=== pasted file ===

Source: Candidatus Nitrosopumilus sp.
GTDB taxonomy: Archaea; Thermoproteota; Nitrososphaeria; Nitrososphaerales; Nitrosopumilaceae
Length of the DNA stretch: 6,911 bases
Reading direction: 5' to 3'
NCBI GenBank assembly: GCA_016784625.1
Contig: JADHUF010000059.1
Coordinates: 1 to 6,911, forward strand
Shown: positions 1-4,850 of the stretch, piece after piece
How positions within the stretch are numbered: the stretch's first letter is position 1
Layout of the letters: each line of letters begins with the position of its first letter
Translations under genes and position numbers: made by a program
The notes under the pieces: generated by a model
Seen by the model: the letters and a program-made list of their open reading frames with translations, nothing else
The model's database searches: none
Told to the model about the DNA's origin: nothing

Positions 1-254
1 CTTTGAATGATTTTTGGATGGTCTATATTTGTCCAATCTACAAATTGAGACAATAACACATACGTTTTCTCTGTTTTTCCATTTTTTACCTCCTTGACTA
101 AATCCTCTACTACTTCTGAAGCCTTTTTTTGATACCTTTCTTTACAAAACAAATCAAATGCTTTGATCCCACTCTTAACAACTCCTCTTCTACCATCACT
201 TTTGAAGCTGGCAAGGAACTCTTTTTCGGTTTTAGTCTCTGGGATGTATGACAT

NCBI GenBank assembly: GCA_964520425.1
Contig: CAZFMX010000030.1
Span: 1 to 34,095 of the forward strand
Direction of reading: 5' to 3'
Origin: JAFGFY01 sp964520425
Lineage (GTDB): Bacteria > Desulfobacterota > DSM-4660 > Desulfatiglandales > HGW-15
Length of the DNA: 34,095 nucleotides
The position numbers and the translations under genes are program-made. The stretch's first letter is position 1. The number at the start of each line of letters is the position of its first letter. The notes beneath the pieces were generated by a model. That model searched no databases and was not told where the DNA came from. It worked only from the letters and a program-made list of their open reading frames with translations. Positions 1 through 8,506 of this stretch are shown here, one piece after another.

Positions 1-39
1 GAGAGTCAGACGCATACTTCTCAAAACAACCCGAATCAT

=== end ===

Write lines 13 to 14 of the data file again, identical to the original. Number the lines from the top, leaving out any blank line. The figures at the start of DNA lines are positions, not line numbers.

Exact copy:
Seen by the model: the letters and a program-made list of their open reading frames with translations, nothing else
The model's database searches: none